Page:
Think and Grow Rich by Napoleon Hill

Think and Grow Rich is a classic of the genre. Originally written in the 1930s but still around and still very popular. And it’s still around for a reason. It’s exceptional and definitely worth adding to your personal reference library.

The Richest Man in Babylon by George S. Clason

The Richest Man in Babylon is another classic of the genre. Simple but inspiring. You can read this book in a few hours but it will provide you with a series of powerful lessons for acquiring money, keeping money and making money. Again well worth adding to your personal reference library.

Rich Dad Poor Dad by Robert T. Kiyosaki

Rich Dad Poor Dad is an excellent starting point for anyone seeking to improve their financial knowledge and improve their financial future. This is modern compared to the previous two but it has also become a classic and is well worth the cover price.

One Hour Investor: The Beginner’s Guide to Investing in the Stock Market by Russell Ellroy

One Hour Investor: The Beginner’s Guide to Investing in the Stock Market is recently published and so it’s right up-to-date. If you want to learn about stocks, bonds, mutual funds and much more, then this could be the book for you. Written in a very accessible style and aimed at the absolute beginner.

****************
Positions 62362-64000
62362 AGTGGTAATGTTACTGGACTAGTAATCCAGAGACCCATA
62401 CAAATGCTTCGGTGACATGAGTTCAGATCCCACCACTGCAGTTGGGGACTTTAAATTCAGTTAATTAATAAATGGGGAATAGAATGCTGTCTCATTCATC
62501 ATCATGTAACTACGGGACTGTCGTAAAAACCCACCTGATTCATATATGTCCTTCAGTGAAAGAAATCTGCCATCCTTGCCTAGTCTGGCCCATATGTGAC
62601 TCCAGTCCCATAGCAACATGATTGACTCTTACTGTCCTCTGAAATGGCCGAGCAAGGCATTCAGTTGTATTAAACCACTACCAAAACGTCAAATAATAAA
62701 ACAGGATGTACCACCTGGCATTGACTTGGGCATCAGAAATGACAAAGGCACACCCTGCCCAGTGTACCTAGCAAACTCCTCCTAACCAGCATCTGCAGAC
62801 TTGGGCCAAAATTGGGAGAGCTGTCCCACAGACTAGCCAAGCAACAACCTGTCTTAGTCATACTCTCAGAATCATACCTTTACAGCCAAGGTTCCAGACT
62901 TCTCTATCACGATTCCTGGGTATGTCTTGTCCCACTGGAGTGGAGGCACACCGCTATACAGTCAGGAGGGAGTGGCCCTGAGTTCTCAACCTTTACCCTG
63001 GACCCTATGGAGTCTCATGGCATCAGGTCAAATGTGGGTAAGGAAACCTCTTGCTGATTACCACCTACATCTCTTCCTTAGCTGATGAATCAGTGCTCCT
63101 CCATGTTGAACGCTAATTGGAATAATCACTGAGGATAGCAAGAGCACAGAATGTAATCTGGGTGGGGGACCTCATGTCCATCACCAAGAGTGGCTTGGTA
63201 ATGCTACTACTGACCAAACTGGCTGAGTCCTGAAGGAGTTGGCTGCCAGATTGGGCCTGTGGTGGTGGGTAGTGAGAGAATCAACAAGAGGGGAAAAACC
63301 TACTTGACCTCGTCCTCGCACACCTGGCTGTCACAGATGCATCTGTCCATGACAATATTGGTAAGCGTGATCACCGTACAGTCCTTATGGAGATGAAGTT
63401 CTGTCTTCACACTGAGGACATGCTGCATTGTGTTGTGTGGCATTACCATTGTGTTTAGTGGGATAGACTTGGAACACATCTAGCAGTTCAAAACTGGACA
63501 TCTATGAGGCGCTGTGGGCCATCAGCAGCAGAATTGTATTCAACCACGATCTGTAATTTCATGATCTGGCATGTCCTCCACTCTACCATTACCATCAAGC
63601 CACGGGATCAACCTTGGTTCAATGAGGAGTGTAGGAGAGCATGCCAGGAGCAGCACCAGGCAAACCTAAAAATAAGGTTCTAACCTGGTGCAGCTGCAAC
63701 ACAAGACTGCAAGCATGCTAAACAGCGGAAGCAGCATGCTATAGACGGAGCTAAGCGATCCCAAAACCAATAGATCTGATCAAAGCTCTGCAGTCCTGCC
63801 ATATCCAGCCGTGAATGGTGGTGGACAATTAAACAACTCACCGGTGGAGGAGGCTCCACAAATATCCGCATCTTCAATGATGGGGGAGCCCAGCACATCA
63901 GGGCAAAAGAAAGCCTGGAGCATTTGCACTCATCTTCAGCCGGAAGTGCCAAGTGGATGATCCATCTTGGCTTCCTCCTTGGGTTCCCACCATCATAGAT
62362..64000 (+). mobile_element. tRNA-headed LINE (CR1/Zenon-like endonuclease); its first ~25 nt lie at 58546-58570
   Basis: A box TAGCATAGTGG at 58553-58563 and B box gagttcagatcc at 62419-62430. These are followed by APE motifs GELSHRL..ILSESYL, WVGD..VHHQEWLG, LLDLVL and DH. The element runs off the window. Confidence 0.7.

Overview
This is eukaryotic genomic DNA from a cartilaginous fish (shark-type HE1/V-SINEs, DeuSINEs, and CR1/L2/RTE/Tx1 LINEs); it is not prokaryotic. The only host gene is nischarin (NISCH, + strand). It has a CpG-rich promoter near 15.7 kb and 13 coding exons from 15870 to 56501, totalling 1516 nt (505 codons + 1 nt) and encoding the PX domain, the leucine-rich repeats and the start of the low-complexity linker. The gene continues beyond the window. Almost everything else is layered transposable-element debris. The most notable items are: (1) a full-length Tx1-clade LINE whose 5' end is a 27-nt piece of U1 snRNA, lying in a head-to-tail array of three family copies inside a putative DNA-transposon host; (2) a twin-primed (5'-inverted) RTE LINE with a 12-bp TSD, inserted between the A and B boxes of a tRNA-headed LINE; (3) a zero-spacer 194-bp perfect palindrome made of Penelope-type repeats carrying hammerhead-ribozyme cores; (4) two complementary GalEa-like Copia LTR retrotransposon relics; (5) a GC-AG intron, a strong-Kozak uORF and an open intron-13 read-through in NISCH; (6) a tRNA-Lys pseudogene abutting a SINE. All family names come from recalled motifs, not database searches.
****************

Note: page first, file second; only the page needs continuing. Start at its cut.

I have all of these books in my own personal library and I dip in and out of them frequently. You will be inspired by them all I am sure and I recommend you purchase your own copies now. You can check them out by clicking on the links above.

Other Articles:

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© Roy J Sutton and Mann Island Media Limited 2017. All Rights Reserved.

3 things you need to know about money

We all dream of being rich. We all dream about being able to buy what we want and go anywhere and everywhere we’d like to go. The attraction of having a pot of gold is why people chase every rainbow.

However, whilst money is necessary to sustain life, there are some things you should really understand about money. Here are three of them:-